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It’s all about fundamentals

Rachel Scott reflects on her Olympic effort.

Since joining the first girls’ water polo team at Bainbridge High School, Rachel Scott has gone far, reaching Athens this past summer.

Scott went to the 2000 Sydney Olympics as an alternate on the women’s water polo team, the first time women competed in Olympic water polo; she’s back on the island after serving as assistant coach to the women’s team in Athens.

“(The Olympics) is a great experience you train for for four years,” Scott said. “It’s a rare and unique experience... You’re with people so focused on what they want to do athletically.”

The road to Sydney and Athens began in the Ray Williamson pool for Scott when Steve Killpack, who had coached boys water polo for several years, started up a girls team at the high school in 1989. Scott was one of two eighth-graders invited to join the high school team.

“From the very beginning, it sucked me in,” Scott said. “I love it because tactically, it’s like basketball where you can run plays, (and) physically it’s grueling.

“It’s a challenging sport. It’s one you need physical endurance, incredible mental toughness and power – in terms of strength.”

Water polo players will swim up to two miles in a game.

Scott says Killpack was a huge mentor for her and the main competition for the team at the time was in Oregon.

Graduating from BHS in 1994, having earned varsity letters in water polo, soccer and basketball, Scott enrolled at San Diego State University. She was named most valuable goalkeeper at the 1995 Collegiate Nationals for the university, and was goalkeeper for the National Team at the 1998 World Championships in Perth, Australia.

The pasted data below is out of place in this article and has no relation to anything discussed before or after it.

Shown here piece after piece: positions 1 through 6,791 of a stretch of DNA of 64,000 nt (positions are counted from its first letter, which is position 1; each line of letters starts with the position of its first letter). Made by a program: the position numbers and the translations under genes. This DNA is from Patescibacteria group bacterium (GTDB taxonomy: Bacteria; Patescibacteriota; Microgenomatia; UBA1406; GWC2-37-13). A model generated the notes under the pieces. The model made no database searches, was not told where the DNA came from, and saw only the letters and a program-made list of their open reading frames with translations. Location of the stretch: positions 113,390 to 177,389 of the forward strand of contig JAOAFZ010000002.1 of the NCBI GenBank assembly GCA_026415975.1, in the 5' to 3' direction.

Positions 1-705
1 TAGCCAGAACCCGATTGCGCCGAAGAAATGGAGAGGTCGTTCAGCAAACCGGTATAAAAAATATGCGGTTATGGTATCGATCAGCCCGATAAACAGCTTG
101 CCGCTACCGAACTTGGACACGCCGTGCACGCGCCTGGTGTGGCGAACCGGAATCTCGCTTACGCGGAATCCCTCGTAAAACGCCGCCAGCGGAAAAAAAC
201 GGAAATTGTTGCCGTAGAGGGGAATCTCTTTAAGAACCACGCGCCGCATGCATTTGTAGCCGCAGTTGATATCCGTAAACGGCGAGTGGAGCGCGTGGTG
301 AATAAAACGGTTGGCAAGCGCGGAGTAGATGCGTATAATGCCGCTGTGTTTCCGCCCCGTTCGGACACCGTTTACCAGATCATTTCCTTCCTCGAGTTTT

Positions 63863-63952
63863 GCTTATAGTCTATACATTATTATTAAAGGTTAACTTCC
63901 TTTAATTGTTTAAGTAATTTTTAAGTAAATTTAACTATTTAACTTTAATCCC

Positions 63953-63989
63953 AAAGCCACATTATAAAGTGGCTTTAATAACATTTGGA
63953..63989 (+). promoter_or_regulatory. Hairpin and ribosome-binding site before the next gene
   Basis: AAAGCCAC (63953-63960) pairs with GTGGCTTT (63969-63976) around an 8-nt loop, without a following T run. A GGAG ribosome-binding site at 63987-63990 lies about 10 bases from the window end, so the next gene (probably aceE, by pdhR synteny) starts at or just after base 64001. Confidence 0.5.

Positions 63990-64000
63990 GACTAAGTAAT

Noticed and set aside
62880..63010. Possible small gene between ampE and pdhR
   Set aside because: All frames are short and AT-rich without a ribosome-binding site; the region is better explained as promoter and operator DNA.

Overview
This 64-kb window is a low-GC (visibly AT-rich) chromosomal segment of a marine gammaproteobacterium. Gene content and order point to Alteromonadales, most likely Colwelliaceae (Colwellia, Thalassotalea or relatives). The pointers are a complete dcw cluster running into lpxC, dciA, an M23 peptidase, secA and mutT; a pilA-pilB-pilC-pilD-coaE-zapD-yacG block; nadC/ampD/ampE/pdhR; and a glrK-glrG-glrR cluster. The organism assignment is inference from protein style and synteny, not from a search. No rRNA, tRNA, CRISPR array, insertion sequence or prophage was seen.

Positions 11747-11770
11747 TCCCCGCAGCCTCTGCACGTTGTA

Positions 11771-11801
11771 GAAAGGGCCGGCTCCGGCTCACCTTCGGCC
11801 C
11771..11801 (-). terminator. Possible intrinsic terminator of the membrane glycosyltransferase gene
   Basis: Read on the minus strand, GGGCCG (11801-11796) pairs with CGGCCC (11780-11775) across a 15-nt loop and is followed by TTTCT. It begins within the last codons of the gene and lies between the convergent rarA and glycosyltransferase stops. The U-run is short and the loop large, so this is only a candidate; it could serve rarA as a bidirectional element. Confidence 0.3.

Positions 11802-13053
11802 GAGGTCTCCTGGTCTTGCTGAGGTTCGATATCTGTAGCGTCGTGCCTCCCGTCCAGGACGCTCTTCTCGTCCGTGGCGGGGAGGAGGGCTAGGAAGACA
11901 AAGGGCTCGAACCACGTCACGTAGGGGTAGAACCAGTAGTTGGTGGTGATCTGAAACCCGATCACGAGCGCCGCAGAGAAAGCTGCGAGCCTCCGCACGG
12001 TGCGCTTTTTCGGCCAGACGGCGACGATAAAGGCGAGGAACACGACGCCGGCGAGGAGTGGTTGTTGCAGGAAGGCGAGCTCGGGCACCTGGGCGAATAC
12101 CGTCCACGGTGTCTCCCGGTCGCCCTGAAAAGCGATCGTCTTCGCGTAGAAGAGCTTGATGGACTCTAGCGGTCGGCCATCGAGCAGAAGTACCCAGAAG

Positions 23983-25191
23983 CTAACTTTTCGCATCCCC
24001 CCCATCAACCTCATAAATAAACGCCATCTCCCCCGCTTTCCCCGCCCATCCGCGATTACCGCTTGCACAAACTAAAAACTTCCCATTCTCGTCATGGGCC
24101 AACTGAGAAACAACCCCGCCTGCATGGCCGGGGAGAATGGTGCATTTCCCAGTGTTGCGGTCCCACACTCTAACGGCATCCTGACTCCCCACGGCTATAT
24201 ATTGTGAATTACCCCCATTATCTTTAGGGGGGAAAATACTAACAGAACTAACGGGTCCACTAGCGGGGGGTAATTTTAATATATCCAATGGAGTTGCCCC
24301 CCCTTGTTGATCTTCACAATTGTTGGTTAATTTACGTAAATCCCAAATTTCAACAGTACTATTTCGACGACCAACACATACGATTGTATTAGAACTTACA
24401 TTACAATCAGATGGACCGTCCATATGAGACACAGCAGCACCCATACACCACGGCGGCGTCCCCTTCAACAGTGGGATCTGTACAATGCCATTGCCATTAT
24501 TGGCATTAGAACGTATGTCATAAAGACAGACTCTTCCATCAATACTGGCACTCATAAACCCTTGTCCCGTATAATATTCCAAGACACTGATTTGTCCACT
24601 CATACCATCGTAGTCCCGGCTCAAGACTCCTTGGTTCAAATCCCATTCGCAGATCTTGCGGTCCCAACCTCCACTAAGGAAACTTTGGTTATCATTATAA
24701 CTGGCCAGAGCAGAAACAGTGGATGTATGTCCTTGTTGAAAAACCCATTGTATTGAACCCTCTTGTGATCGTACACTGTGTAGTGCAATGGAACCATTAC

Women’s water polo is still a relatively young sport, whereas men’s water polo has been played for over a century, becoming part of the Olympic Games in 1900.

Whereas Scott sees men’s teams all using similar strategies so that games are often reduced to “a physical game,” in women’s water polo, different countries use varying systems and strategies.

“There’s still a lot of growth that can happen,” Scott said.

The U.S. women’s water polo, having won silver in the 2000 Olympics, went to Athens favored for a gold medal, but came home with the bronze.

“(The team) had come off an incredible performance the year before in the 2003 World Championship in Barcelona and was disappointed to falter versus Italy in the (Olympic) semi-finals,” Scott said. “Our girls tried our best, but unfortunately fell short. They played stellar. It’s too bad they weren’t rewarded for their efforts.”

For herself, Scott will be settling in Sacramento, Calif., with her soon-to-be husband, Rafael Ruano, the USA women’s youth team coach, to coach water polo at a community college there. The couple are planning an island wedding in late September.

Her advice to the girls water polo team? Practice your fundamentals, passing and shooting.

“We practiced fundamentals with the national team four to five hours out of six hours in the pool. We are constantly running fundamentals,” Scott said. “We run clinics around the country; we do fundamentals and kids think ‘I’m too experienced,’ (but) if you have it as a building block, it doesn’t matter what offense or defense you run.”

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